Coming along….stitch by stitch…bead by bead as Easter approaches. Today a friend asked me how many hours I spent beading. Hours….oh my…..many, many, many. I try to keep a regular schedule and treat my studio work as a full-time job. I can only spend 4-6 hours a day actually beading, and the rest of the day is spent researching, writing, and drawing. Each beaded fish from The Feast of the Seven Fishes, 2017, as an example, has taken three to four months, working every day. This project is my largest ever and I imagine it will consume all of 2018. The fingers suffer, that’s for sure! Sitting hunched over is also quite hard on the body. Yoga helps a lot. So does knowing it’s a great gift to be able to dedicate myself to this work.
May 25, 2018
Relations….old and new.
May 31, 2018
Hands of my hands. On a recent trip to Limone sul Garda, I visited the historic lemon houses and learned that lemons sometimes grow in the shape of hands. It is not sure why this happens, but it believed that an insect sculpts the forming fruit by pulling on it. This rare occurrence is very much appreciated and an entire cultivar, called Buddas’ Hands has been developed.
The audiobook providing studio inspiration this week is Wanderlust: A History of Walking by Rebecca Solnit.
June 5, 2018
Sleep in the veins….
I work with two artisans who harvest the birch – one in North Dakota and one in Siberia.
July 15, 2018
While out for an early morning walk I stumbled upon the entrance to a rose garden dating back to the Renaissance period. The garden was a labyrinth, winding up a hill. The scent was intoxicating, sweet and thick, choking the throat and calling forward memories and nostalgia. Thorns and dark leaves punctuated vibrant shades of pink, yellow and red. Climbers clung to overhead trellises, brushing against the top of my head. Shrub varieties outlined the winding trail, up and up to some central place. Delicate ground cover kinds rested on the earth below. A gentle wind carried cooling moisture from the lake and took tired petals for a spinning dance before laying them on the path below. At the pinnacle I found a bench, its wrought iron bent to echo the intertwining vines around. Intermingled with the soft pedal debris lay rubbish from an scavenged bin. Bottles, cans, old clothing, fruit peels, a shoe, remnants from a frenzied search. On the bench, a figure, bent in a tortured slumber, brought on the Sirocco and laid here amongst the roses.
July 16, 2018
Working with malachite, turquoise, and birch skin this morning….starting to see my vision for this piece come together. Lots of work to do, but now I know it’s possible. The malachite and turquoise I’m using have been reclaimed/reused. There is a lot of old jewelry here in Italy made from stones mined in Africa and Turtle Island. I’ve been slowly collecting some of these pieces to take apart and include in this work, either through donation or purchase. The malachite beads, for example, have tiny holes, drilled by hand. Imagine the work involved.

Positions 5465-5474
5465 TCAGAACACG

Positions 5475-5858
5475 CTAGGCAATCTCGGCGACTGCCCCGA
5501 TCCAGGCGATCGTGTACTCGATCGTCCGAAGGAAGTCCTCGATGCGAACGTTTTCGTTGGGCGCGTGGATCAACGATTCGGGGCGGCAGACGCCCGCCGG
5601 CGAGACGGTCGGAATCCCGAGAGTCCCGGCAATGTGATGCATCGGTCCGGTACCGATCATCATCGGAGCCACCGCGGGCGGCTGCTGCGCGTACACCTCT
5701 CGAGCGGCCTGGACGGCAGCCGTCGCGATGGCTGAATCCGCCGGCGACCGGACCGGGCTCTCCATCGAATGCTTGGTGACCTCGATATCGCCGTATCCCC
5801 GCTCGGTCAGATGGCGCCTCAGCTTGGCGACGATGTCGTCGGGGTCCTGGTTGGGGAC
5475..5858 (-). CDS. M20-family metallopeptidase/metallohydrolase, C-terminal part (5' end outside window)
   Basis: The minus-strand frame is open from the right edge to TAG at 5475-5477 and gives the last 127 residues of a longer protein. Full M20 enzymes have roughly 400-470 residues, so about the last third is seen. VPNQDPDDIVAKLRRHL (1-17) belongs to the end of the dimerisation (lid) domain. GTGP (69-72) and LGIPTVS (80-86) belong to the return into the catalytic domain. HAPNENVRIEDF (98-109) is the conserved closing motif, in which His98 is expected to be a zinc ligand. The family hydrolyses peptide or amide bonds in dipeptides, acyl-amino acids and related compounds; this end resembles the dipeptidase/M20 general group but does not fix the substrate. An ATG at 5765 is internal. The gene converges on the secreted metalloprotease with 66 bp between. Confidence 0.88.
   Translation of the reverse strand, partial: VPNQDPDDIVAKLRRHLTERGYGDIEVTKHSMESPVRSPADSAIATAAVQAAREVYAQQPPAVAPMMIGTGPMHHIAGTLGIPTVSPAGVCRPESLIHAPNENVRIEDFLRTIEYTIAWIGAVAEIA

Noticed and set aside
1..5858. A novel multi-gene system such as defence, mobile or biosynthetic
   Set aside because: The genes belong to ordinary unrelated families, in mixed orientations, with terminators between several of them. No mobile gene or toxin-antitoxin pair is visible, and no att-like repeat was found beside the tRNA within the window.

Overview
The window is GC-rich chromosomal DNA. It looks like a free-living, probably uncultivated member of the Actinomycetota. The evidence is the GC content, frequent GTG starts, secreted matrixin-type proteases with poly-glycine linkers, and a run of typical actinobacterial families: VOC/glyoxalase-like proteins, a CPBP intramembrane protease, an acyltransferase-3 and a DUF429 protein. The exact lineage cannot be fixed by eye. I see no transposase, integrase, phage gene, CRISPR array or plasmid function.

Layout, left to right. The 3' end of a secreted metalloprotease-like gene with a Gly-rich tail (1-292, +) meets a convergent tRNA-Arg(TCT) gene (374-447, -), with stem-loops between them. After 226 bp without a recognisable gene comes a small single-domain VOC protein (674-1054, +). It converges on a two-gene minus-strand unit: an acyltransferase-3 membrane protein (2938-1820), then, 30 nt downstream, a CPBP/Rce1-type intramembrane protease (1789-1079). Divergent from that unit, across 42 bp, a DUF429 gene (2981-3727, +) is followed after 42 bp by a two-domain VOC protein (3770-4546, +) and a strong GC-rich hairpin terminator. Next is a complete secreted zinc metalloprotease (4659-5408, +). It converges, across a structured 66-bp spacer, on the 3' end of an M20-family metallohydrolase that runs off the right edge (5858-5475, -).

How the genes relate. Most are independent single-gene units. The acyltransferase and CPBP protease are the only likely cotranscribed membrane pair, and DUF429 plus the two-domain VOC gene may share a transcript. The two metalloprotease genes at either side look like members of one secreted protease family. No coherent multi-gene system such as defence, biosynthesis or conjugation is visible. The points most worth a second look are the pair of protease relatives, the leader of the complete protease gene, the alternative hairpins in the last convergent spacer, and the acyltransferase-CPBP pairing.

July 27, 2018
No matter what, make art. I remember a particularly heinous year in high school, I spent hours and hours in the safety of the Mount Royal art room making a mosaic from tiny pieces of paper. It was a woman in a field of flowers. So here I am again, working on this beaded mosaic as I think about my brother and his all too early death. Today I’m working on forget-me-nots.
If you happen to see a gofundme page regarding David Wollf, I ask my friends not to contribute. We are able to pay for these expenses from within our family. It was set up with the best intentions, but it is not what I would have wanted for him. I want him to know that his life was so valuable. I wish we could pay for the stable home, the chance to go to college, and all the other things he deserved. It’s too late for those things, but our family can take care of the material things as he leaves this world. He did great things and he was loved. All the thoughts, prayers and memories shared are so appreciated.
In 2017, I started incorporating beading into sculptural works. The resulting series of fishes reflects my personal study of the Mediterranean Sea and Italian lace-making, combined with a long-standing interest in beadwork. Materials are central to this series. Copper was selected for its conductive properties to form the skeleton of each work. Even though the armatures are completely encased in glass beads, the copper structure adds lucidity, buoyancy and energy. There are unique technical aspects to this work in that traditional beading methods were combined with an Italian lacemaking technique called “threading on air” which allowed me to sew the beads onto the copper armature.
During the creation of this work I was researching Métis identity from a visual perspective. I was looking closely at the work of numerous contemporary Métis artists as well as historical family photos. In those photos several women, my ancestors, took the stance that you see The Woman in; a strong stance with one hand on the hip and the other in closed in a fist at the side, looking directly at the camera. It is important to know that the original work is large, slightly larger than life-size, so Sohkahcahkwew and her Wolf command a great deal of space when exhibited. All of the flowers and symbols on the dress and the wolf are related to my own personal history and experiences. For example, the wild rose on the chest was my Grandmother’s favourite flower and the leadplant on the skirt was in honour of my Grandfather who was a WWII veteran. The dandelion in The Woman’s hand is a reference to the Métis, who were historically know as the road allowance people. There are numerous other references to the Métis including the red river on the Wolf.